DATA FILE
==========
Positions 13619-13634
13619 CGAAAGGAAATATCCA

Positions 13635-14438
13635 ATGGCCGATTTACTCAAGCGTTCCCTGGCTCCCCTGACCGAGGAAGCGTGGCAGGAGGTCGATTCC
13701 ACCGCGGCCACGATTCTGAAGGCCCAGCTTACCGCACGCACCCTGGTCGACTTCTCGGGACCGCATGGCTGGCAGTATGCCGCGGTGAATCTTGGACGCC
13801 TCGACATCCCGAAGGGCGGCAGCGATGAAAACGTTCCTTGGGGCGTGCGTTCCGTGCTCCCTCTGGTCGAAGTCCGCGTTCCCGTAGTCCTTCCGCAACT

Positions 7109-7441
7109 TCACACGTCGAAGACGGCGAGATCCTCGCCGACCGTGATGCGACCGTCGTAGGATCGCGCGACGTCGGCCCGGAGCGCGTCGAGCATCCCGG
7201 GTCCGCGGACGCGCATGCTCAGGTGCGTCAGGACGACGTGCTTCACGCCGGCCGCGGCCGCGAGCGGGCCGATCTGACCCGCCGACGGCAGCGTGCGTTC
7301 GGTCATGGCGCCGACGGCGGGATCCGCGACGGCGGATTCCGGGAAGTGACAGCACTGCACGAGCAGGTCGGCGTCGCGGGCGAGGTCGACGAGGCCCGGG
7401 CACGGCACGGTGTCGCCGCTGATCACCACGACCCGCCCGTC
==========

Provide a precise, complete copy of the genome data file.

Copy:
Positions 13619-13634
13619 CGAAAGGAAATATCCA

Positions 13635-14438
13635 ATGGCCGATTTACTCAAGCGTTCCCTGGCTCCCCTGACCGAGGAAGCGTGGCAGGAGGTCGATTCC
13701 ACCGCGGCCACGATTCTGAAGGCCCAGCTTACCGCACGCACCCTGGTCGACTTCTCGGGACCGCATGGCTGGCAGTATGCCGCGGTGAATCTTGGACGCC
13801 TCGACATCCCGAAGGGCGGCAGCGATGAAAACGTTCCTTGGGGCGTGCGTTCCGTGCTCCCTCTGGTCGAAGTCCGCGTTCCCGTAGTCCTTCCGCAACT

Positions 7109-7441
7109 TCACACGTCGAAGACGGCGAGATCCTCGCCGACCGTGATGCGACCGTCGTAGGATCGCGCGACGTCGGCCCGGAGCGCGTCGAGCATCCCGG
7201 GTCCGCGGACGCGCATGCTCAGGTGCGTCAGGACGACGTGCTTCACGCCGGCCGCGGCCGCGAGCGGGCCGATCTGACCCGCCGACGGCAGCGTGCGTTC
7301 GGTCATGGCGCCGACGGCGGGATCCGCGACGGCGGATTCCGGGAAGTGACAGCACTGCACGAGCAGGTCGGCGTCGCGGGCGAGGTCGACGAGGCCCGGG
7401 CACGGCACGGTGTCGCCGCTGATCACCACGACCCGCCCGTC